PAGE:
In a world where the importance of digital is overtaking all other forms of communication, marketing is also shifting its base online to reach out to more customers with relevant offers. As this blog is being written, definitely, traditional marketing is unviable, and even then, rather outdated. While it might still hold ground to certain types of industries, traditional marketing or product-centric marketing relies on making presentations, offering opinions and heavily on the product.
Focused primarily on marketing products and creating high-quality outputs, product-centric marketing seldom focuses on customer needs. Emphasis is placed on developing advanced, newer products and introducing them into the market irrespective of their demand. Investments in R&D are rather huge, and new product lines are constantly added to the portfolio. These strategies might still be adopted by large enterprises. But in the recent light of events and with millennials voraciously consuming digital information, market survival will force them to rethink their strategies, for better sustenance. With a myopic vision of the market, they ignore the changing market conditions and pay little attention to customer fulfilment. Overall, product-centric companies don’t work towards meeting the customer’s needs and challenges but depend on presenting a product to customers who have not yet realised that they need it.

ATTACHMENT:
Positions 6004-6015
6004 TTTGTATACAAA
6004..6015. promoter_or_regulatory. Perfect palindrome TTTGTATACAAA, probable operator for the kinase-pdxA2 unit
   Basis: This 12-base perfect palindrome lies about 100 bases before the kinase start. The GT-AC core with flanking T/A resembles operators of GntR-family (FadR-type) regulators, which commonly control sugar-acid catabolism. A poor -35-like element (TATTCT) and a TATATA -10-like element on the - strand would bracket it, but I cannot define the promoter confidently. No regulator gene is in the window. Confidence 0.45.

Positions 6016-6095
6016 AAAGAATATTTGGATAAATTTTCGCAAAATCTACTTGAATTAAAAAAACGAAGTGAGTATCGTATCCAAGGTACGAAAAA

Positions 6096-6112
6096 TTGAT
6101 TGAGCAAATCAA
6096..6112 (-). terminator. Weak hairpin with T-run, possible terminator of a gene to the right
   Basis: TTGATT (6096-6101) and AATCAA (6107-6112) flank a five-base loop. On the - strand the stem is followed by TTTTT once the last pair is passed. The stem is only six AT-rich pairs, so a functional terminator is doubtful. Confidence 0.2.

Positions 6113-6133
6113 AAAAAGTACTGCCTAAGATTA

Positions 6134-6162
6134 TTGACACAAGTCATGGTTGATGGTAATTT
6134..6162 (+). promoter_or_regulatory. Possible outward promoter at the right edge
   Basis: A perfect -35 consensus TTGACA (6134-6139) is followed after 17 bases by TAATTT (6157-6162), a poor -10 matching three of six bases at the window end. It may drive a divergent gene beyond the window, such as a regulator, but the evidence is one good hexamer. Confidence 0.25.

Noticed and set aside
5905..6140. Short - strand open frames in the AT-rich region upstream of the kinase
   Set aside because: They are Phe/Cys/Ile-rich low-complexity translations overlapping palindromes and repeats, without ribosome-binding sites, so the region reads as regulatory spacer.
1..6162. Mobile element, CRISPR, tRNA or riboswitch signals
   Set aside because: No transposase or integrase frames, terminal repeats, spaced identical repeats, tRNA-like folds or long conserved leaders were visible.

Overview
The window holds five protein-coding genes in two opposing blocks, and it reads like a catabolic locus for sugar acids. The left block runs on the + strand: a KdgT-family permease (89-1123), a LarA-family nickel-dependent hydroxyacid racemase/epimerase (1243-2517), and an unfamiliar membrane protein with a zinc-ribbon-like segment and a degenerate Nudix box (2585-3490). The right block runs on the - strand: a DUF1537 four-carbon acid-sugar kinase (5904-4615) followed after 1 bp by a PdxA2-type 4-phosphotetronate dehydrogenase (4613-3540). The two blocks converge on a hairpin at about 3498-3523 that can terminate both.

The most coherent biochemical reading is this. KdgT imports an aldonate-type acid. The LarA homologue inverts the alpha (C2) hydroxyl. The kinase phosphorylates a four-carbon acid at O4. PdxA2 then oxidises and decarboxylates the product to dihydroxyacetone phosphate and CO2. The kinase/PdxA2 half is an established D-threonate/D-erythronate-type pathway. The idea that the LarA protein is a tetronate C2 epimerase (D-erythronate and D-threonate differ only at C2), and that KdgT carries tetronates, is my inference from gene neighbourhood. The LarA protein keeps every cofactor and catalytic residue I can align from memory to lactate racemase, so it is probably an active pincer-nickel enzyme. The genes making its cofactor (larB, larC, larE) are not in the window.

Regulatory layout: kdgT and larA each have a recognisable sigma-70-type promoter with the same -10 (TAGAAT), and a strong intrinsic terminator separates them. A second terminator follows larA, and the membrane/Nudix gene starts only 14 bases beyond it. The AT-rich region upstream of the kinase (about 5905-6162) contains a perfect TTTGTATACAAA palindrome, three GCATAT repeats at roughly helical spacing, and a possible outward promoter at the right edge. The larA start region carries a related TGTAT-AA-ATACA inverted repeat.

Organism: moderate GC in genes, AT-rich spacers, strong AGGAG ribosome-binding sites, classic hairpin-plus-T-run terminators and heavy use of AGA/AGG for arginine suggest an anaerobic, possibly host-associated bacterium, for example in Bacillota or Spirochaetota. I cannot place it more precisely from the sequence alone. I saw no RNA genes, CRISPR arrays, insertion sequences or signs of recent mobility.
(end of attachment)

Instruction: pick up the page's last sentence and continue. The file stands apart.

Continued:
The downsides of product-centric marketing
Product-centric marketing can become a trap. Products may come and go depending upon trends, susceptible to shifts in consumer behaviour. While it seems like the natural outcome of business processes, the problem lies in the approach.
Difference in approaches:
The figure above best explains the traditional concept of marketing, which ties a product to the consumers’ activities, rather than the other way around. The hook is to sell a product by convincing, persuading, handling objections and overcoming resistance. All sale activities are closer to the seller’s or manufacturer’s timelines, who are competing to stay busy.
Why does traditional product-centric marketing not work?
Product-centric marketing might fail due to several challenges revolving around the product’s viability, cash flow investments and finally, non-acceptance into the market
Inadequate Product-Market Fit
When sellers focus only on the product, it goes out of style, even before they have fully launched it. This means the commodities have not only failed in gaining the right market fit, they haven’t even met the demands of the customers. If consumers don’t want the product in the first place, however niche it might be, it will be of no value in the market.
Primarily, products are not built around the users’ perspectives. It is an attempt to alter consumer behaviour in order to enforce the saleability of the product. The process involves a lot of time and money where most of these are spent grooming the customers. This would only mean burning cash till the product gains momentum.
Risk of failure
Product-centric marketing comes with a flipside. The risk of failure is quite high, especially if the herd does not follow the product right from the beginning. Customer acquisition can be a big challenge.